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Author Topic: If dollars crash to a value of 0, what happens to USA's national debt?  (Read 3016 times)
BenRayfield
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July 12, 2011, 03:59:14 AM
 #1

I don't know much about it, but I've heard that government bonds (printed by USA's government) are traded for dollars (printed by Federal Reserve), and that interest must be paid to Federal Reserve in a never-ending cycle of there always being more money owed than money exists.

If the dollar economy crashes to a value of 0 and that value goes into Bitcoins (and other cryptocurrencies designed to handle whatever problems Bitcoin may have scaling up), then what would happen to USA's national debt?

Would it be paid with the dollars as their value approaches 0 and then paid with other currency in small amounts proportional to the value of dollars?

Or do the government bonds stabilize what the Federal Reserve is allegedly owed based on aproximately the average value of other currencies instead of the value of dollars?

Either way, I want the dollar economy to crash to 0 and be replaced by cryptocurrencies in a smooth transition where the overall economy improves.

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July 12, 2011, 04:19:19 AM
 #2

As the dollar crashes, the bond market for U.S. treasuries will demand higher interest rates to compensate for higher risk of default and the lower purchasing power of the dollar.  This will send the economy into a DEFLATIONARY tailspin like what happened under Chairman Paul Volker Circa 1980 OR the FED will monetize the debt, effectively printing the money to pay off the old loans, triggering hyperinflation.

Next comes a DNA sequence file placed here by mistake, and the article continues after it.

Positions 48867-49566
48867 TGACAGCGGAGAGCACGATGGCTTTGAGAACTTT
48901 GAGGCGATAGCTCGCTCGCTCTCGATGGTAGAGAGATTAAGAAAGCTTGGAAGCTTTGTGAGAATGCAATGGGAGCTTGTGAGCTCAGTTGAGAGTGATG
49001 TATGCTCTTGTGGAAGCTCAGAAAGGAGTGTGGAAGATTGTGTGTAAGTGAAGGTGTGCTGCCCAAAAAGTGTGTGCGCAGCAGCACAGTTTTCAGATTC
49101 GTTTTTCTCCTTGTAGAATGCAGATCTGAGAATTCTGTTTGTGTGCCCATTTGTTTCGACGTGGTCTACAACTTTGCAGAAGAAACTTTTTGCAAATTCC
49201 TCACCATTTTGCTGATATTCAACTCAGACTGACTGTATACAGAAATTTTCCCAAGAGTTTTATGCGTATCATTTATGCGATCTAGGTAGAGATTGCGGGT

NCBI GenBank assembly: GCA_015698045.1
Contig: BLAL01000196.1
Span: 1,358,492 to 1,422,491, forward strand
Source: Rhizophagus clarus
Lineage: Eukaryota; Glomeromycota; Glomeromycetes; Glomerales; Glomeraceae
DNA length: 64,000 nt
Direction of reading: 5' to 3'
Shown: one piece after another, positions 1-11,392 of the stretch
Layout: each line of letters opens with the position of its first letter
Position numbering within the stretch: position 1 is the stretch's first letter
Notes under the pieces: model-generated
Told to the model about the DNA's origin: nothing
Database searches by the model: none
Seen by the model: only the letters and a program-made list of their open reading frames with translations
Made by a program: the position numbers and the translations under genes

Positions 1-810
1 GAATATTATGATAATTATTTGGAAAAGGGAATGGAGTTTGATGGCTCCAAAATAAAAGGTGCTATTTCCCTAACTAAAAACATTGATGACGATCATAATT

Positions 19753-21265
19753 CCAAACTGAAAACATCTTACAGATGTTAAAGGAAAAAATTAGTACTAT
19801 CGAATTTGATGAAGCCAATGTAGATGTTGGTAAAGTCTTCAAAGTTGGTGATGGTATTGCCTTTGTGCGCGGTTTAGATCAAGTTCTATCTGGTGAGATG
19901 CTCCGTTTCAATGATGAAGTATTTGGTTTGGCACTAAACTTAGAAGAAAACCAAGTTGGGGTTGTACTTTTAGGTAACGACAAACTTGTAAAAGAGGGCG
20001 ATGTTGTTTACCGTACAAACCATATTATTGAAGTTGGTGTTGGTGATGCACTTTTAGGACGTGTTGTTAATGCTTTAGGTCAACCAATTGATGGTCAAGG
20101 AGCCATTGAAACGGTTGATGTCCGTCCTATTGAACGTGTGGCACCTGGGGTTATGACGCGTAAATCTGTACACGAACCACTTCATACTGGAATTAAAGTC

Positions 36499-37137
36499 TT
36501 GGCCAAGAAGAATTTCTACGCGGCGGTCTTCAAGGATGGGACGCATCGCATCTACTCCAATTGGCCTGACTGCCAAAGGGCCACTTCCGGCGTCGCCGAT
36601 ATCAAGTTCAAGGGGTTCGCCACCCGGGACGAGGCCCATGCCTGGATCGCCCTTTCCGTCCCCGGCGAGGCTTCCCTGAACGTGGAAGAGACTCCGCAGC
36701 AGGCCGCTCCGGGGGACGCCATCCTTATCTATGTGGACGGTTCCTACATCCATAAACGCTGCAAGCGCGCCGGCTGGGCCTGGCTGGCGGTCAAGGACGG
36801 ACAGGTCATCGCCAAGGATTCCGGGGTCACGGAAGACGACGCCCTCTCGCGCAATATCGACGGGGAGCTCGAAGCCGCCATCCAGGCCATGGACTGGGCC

Hyperinflation is a type of default. The credit markets would react by refusing to lend additional money to the U.S. Treasury. The government would have to subsist on tax revenues only, which it cannot do. The Federal government would be unable to buy the support of the various interest groups that keep it in power. The government would collapse and nobody know what would happen after that.

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BenRayfield
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July 12, 2011, 05:19:50 AM
 #3

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As the dollar crashes, the bond market for U.S. treasuries will demand higher interest rates to compensate for higher risk of default and the lower purchasing power of the dollar.

Yes, but can the Federal Reserve (which isn't federal) change the interest rates for existing debt or only new debt? Which interest rates do they control?

Quote
This will send the economy into a DEFLATIONARY tailspin like what happened under Chairman Paul Volker Circa 1980 OR the FED will monetize the debt, effectively printing the money to pay off the old loans, triggering hyperinflation.